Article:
Florida Tech’s Annual Student Design Showcase Highlights Innovation
Free Public Event Features Record
144 Projects in STEM Fields
MELBOURNE, FLA. — Seniors in Florida Institute of Technology’s colleges of engineering and science will showcase their academic achievement and technical prowess at the Northrop Grumman Engineering & Science Student Design Showcase from 11 a.m. to 3 p.m. Friday, April 7, at the Clemente Center on campus.
Featuring 88 projects from the College of Engineering and 56 from the College of Science – the combined 144 projects is a record total – the annual event is free and open to the public. The Clemente Center is located on University Boulevard just west of Babcock Street.
In 2009, a $1 million endowment gift from Northrop Grumman Corporation provided ongoing support for the students’ work. The gift reflected the company’s longstanding commitment to boosting interest in Science, Technology, Engineering and Math (STEM) programs and the value of hands-on learning.
“There is no better lesson than actually doing, building, attempting and sometimes failing and re-starting,” agreed Laurie Guiser, Florida Tech’s student project director for the College of Engineering. “All of this teaches real-world problem solving and team dynamic skills.”
The showcase includes projects and posters developed by undergraduate students, working on their own or in teams, from all academic departments in the two colleges. Participating students, who must conceive, research and/or design and implement their projects, gain hands-on experience in applying science or engineering knowledge and the fundamental principles of their respective majors.
Among College of Engineering projects in this year’s showcase are a robot from Electrical Engineering that crawls through ductwork to sterilize the system, a 3-D ‘bioprinter’ from Biomedical Engineering that can host and print biological material and a modular and pre-fabricated structure designed to improve building technique and efficiency from Construction Management.
“It continues to be evident to me how critical it is to prepare not just text- and theory- proficient engineers but to prepare them to be working engineers, as well,” Guiser said. “The experience of their capstone senior design projects teaches many different elements to the teams, much of it rooted in the art of engineering execution, not just the theory and science.”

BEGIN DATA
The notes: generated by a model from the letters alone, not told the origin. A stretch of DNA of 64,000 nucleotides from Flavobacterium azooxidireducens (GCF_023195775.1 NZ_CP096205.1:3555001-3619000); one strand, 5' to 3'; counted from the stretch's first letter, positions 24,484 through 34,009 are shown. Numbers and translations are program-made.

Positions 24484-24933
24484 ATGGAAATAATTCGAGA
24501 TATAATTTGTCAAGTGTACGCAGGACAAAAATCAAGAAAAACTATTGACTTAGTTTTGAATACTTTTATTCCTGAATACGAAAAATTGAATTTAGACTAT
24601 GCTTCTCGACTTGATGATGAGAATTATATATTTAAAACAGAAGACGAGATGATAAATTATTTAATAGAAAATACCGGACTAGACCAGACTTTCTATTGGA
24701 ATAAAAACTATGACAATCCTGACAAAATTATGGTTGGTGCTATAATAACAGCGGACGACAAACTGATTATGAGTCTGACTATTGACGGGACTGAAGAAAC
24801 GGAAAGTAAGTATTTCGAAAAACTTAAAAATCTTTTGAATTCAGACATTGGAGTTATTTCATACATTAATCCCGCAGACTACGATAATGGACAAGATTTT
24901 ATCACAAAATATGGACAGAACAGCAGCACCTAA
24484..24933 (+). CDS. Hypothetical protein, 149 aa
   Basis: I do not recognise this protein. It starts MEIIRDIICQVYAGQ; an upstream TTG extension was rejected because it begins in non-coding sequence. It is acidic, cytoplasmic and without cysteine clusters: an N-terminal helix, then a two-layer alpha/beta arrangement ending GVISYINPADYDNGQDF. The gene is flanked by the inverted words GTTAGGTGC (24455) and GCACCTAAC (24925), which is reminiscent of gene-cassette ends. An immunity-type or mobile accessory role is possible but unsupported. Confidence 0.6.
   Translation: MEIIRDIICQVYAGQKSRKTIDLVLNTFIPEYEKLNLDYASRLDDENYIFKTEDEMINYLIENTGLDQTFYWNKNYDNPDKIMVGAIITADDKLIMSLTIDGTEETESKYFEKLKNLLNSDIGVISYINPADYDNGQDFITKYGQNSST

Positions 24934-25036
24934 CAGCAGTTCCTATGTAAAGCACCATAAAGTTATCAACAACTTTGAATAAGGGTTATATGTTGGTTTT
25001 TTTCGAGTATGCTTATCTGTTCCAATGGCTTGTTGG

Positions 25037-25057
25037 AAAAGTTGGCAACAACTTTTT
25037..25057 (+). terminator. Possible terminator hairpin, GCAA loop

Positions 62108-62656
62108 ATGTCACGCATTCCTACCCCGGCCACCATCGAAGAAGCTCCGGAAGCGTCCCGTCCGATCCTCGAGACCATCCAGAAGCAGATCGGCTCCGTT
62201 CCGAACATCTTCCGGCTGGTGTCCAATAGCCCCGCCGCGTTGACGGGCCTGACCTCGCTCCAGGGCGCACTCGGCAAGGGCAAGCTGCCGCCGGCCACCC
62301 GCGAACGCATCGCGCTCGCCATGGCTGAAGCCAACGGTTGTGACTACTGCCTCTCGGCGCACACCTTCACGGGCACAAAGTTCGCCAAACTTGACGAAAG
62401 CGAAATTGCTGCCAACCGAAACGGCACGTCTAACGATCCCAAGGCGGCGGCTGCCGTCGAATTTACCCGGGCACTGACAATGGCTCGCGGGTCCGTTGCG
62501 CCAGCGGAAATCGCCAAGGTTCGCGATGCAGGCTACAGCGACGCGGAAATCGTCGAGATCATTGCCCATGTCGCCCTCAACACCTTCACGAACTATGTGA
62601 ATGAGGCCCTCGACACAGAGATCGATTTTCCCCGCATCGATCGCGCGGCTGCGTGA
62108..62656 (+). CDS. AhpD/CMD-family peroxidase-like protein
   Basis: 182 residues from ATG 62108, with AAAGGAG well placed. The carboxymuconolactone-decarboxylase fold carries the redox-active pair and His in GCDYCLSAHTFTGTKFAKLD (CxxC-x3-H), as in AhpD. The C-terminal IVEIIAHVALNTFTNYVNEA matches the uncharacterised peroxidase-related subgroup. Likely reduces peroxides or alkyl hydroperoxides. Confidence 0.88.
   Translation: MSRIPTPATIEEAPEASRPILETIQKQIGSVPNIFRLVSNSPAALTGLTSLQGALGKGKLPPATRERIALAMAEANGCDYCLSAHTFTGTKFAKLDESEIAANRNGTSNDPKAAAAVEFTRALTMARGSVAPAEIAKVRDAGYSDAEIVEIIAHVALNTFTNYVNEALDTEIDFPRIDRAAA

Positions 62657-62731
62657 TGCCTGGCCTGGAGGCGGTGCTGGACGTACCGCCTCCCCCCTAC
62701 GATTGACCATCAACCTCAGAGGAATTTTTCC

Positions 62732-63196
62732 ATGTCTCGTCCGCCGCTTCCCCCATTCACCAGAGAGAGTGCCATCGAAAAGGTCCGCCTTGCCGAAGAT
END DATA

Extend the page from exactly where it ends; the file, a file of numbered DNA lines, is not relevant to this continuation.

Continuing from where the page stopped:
College of Science research posters this year include one from the university’s sustainability program exploring the effects of the sustainable lawn certification program on Indian River Lagoon nutrient loads.
Others include a chemistry poster on the development of fluorescent sensors for detection of rocket fuels, one from biology on the impact of marine protected areas on coral reef management, a look at the automated tracking of single cell algae for discovery of new drugs from cellular and molecular biology, and from mathematical sciences, a poster on the optimization of operational costs in U.S. airlines. Beyond the Earthbound, a poster from Physics and Space Sciences will explore multi-planet systems hidden in timing variations.
“The showcase requires that students not only delve deeply into their chosen topics, but also that they hone skills that will serve them in the workplace, like teamwork and clear communication,” said Michael Freund, showcase coordinator for the College of Science and head of the Department of Chemistry.
At the conclusion of the showcase, Northrop Grumman officials will present “Best in Show” prizes for one project each from the engineering and science colleges. Florida Tech President T. Dwayne McCay will present President’s Cup awards to top projects from each college.
For more information on this and past showcases, visit www.fit.edu/student-design/.